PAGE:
The warm summer months bring the anticipation for blooms both inside and out. But for some, the season brings more dread than joy. Trees, grasses and plants bloom and pollen fills the air — which means pollen allergies. If you are an allergy sufferer, take heart, there are many options for your home and yard that won’t require an asthma inhaler or a pocket full of tissues.
Flowers & Plants
Say no to: The asteraceae family, which includes: artemesia, asters, dahlias, daisies, Gerber daisies, chamomile, chrysanthemums, utica and some breeds of sunflowers.
Solutions and alternatives: azalea, begonia, bougainvillea, camellia, chenille, clematis, columbine, crocus, cyclamen, daffodil, dianthus, geranium, hibiscus, hydrangea, heuchera, impatiens, iris, lilac, lily, lupin, orchid, pansy, penstemon, periwinkle petunia, phlox, rose, salvia, sedum, snapdragon, thrift, verbena, viola and zinnia. Whew! — told you there were plenty.
Baby’s breath is added to many floral bouquets and arrangements. In its single-flower state, it can be an allergen. Opt for baby’s breath with double flowers. This hybrid variety has reduced pollen.
In fact, few flowers are problematic for allergy suffers, but if you’re highly sensitive, seek out hybrids classified as “formal doubles.” These have virtually no pollen.
Lilies do produce pollen but it’s easy to remove their stamen with scissors before bringing them into your house. Just wear gloves when doing so because the pollen can stain your hands.
Some sunflowers are good choices for allergy suffers. These breeds including apricot twist, infrared mix, joker and pro-cut bicolor.
Many plants that are mainly grown for their foliage such as hosta, dusty miller and cactus are all great choices. Many spring bulbs are also very low in pollen, including crocus, daffodils, hyacinth and tulips.
Plants with larger flowers tend to produce less pollen. This is because their pollen is heavier and requires insects, bees, and birds to move the pollen from plant to plant versus relying on the wind. Plants with small, inconspicuous flowers tend to be the worst offenders.
The good news: only about 100 of more than 50,000 tree species cause allergies.
The bad news: those 100 are a challenge to avoid.
Many trees are monoecious, meaning they have separate male and female flowers. For the pollen to get from the male flower to the female flower, it has to travel, usually via wind. This is what makes these heavy pollinators an allergy culprit.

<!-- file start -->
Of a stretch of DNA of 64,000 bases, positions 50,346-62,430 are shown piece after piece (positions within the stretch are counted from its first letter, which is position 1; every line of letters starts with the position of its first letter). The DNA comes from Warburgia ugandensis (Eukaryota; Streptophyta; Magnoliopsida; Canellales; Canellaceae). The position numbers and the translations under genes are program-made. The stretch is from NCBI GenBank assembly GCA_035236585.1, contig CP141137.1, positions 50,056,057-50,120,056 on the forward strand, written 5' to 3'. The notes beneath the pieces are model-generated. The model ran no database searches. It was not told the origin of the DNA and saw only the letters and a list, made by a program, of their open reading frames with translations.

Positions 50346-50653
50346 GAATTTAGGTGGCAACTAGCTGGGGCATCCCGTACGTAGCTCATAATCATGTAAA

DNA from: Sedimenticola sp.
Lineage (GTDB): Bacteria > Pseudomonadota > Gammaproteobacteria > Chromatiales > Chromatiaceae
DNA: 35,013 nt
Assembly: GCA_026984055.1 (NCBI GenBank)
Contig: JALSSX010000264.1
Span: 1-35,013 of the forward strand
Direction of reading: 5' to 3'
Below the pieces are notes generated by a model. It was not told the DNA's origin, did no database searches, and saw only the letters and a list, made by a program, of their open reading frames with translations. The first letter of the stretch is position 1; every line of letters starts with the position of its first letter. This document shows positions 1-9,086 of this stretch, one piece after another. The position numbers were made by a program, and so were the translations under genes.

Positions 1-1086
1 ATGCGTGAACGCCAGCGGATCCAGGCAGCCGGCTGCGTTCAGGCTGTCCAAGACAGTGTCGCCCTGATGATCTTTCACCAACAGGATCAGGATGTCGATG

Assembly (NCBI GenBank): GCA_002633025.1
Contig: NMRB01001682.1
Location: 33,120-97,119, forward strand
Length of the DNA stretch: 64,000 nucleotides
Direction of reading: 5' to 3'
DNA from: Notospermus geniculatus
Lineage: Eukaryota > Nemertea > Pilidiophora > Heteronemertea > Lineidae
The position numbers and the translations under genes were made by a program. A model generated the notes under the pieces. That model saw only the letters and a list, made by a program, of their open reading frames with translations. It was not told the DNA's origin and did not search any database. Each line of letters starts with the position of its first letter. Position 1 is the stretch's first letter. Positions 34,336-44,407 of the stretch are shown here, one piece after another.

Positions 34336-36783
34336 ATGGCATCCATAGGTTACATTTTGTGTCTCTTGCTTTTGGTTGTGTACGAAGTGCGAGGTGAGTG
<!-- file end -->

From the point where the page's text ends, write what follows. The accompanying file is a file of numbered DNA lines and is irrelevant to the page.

Dioecious tree species bear male and female flowers on separate plants. Dioecious trees include ash, boxelder, cedar, cottonwood, juniper, mulberry and yew. If you select or happen to have a male plant you may have problems.
Avoid: alder, ash (male), aspen (male), beech, birch, box elder (male), cedar (male), cottonwood (male), white/American elm, hickory, red and silver maples (male), mulberry (male), oak, olive, palm (male), pecan, pine, Phoenix palm, platanus, poplar (male), sycamore, walnut, willow (male) and yew.
If you are allergic to oak, you are likely to be allergic to beech, birch and alder too, which are in the same family.
Sure-fire solutions for an allergy-free garden: ash (female), apple, double-flowered cherry, Chinese fan palm (female), dogwood, fern pine (female), English holly (female), fir, Bradford pear, crepe myrtle, hardy rubber tree, magnolia, red maple (female; especially the autumn glory cultivar), yellow poplar, spruce and flowering plum.
Problem grasses include: Bermuda, fescue, Johnson, June, Kentucky bluegrass, orchard, perennial rye, redtop, salt grass, sweet vernal and Timothy.
Late spring and summer is when grass allergy season kicks in. There are more than 1,000 species of grass in North America, but only a handful cause serious allergic reactions in humans. Grass allergy sufferers must take extra care when doing yard work — especially mowing the lawn.
Ground-cover alternatives: Plant St. Augustine if you want grass in your yard but can’t handle other varieties. If you are allergic to grass, consider replacing it with a ground cover like vinca, geranium, dichondra or Irish moss that doesn’t produce much pollen. Wear a face mask if you do have to mow or ask someone else to do the job. You might consider replacing your lawn with artificial turf altogether.
Steps to Minimize Your Allergic Reactions
Think you might have a pollen allergy?
First, pay a visit to your allergist for a skin or blood test. This will determine the triggers of your reaction.
Pollen counts are highest in the morning, so avoid being outdoors during this height. Weather stations and apps are a good source of up-to-date pollen count information.
Plan your home landscape with varieties that don’t cause allergies. Nurseries often have hybrids and cultivars available. FTD has many flowers that cater to those with a pollen allergy.